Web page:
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    ABSTRACT: For primary melanomas, tumor thickness, mitotic rate, and ulceration are well-laid cornerstones of prognostication. However, a molecular exposition of melanoma aggressiveness is critically missing. We recently uncovered a four-class structure in metastatic melanoma, which predicts outcome and informs biology. This raises the possibility that a molecular structure exists even in the early stages of melanoma and that molecular determinants could underlie histophenotype and eventual patient outcome. We subjected 223 archival primary melanomas to a horizontally integrated analysis of RNA expression, oncogenic mutations at 238 lesions, histomorphometry, and survival data. Our previously described four-class structure that was elucidated in metastatic lesions was evident within the expression space of primary melanomas. Because these subclasses converged into two larger prognostic and phenotypic groups, we used the metastatic lesions to develop a binary subtype-based signature capable of distinguishing between "high" and "low" grade forms of the disease. The two-grade signature was subsequently applied to the primary melanomas. Compared with low-grade tumors, high-grade primary melanomas were significantly associated with increased tumor thickness, mitotic rate, ulceration (all P < 0.01), and poorer relapse-free (HR = 4.94; 95% CI, 2.84-8.59), and overall (HR = 3.66; 95% CI, 2.40-5.58) survival. High-grade melanomas exhibited elevated levels of proliferation and BRCA1/DNA damage signaling genes, whereas low-grade lesions harbored higher expression of immune genes. Importantly, the molecular-grade signature was validated in two external gene expression data sets. We provide evidence for a molecular organization within melanomas, which is preserved across all stages of disease.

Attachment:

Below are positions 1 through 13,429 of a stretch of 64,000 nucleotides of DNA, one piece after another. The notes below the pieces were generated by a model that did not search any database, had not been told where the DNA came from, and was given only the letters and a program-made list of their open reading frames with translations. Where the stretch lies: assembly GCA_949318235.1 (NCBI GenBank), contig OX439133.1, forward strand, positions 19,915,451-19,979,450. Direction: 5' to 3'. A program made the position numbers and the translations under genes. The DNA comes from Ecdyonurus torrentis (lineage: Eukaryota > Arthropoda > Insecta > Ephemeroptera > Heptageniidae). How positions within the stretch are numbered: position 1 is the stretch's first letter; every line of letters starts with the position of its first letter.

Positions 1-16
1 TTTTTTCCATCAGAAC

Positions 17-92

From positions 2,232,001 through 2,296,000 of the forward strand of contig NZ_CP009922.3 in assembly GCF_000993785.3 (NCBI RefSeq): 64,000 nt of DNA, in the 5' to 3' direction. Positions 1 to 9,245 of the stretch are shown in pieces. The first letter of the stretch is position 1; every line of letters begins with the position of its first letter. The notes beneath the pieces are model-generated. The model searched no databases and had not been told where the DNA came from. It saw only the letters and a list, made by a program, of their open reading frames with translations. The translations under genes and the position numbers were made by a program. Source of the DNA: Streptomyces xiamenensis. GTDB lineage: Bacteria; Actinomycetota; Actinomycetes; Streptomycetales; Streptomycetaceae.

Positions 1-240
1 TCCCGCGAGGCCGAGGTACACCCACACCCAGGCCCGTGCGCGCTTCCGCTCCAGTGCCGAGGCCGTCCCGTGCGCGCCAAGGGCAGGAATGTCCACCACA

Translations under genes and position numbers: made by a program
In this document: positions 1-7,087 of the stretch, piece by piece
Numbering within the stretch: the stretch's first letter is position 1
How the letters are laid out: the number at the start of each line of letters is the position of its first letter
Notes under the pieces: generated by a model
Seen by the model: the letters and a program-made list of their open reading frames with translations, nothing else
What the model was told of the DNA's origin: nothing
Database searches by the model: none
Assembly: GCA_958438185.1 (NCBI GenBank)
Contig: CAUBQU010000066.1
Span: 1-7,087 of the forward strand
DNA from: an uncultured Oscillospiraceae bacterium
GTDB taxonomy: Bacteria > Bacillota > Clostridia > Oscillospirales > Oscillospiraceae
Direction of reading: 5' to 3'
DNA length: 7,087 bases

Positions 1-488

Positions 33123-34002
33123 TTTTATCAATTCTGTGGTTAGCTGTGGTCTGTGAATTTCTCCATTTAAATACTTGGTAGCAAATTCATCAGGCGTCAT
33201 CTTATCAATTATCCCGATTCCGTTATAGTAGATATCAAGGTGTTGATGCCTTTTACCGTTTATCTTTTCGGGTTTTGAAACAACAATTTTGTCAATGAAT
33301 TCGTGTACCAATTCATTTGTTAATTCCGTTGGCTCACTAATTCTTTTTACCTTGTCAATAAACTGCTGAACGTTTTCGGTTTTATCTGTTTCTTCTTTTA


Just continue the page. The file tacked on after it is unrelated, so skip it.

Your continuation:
Clinical Cancer Research 06/2012; 18(15):4026-36. · 7.84 Impact Factor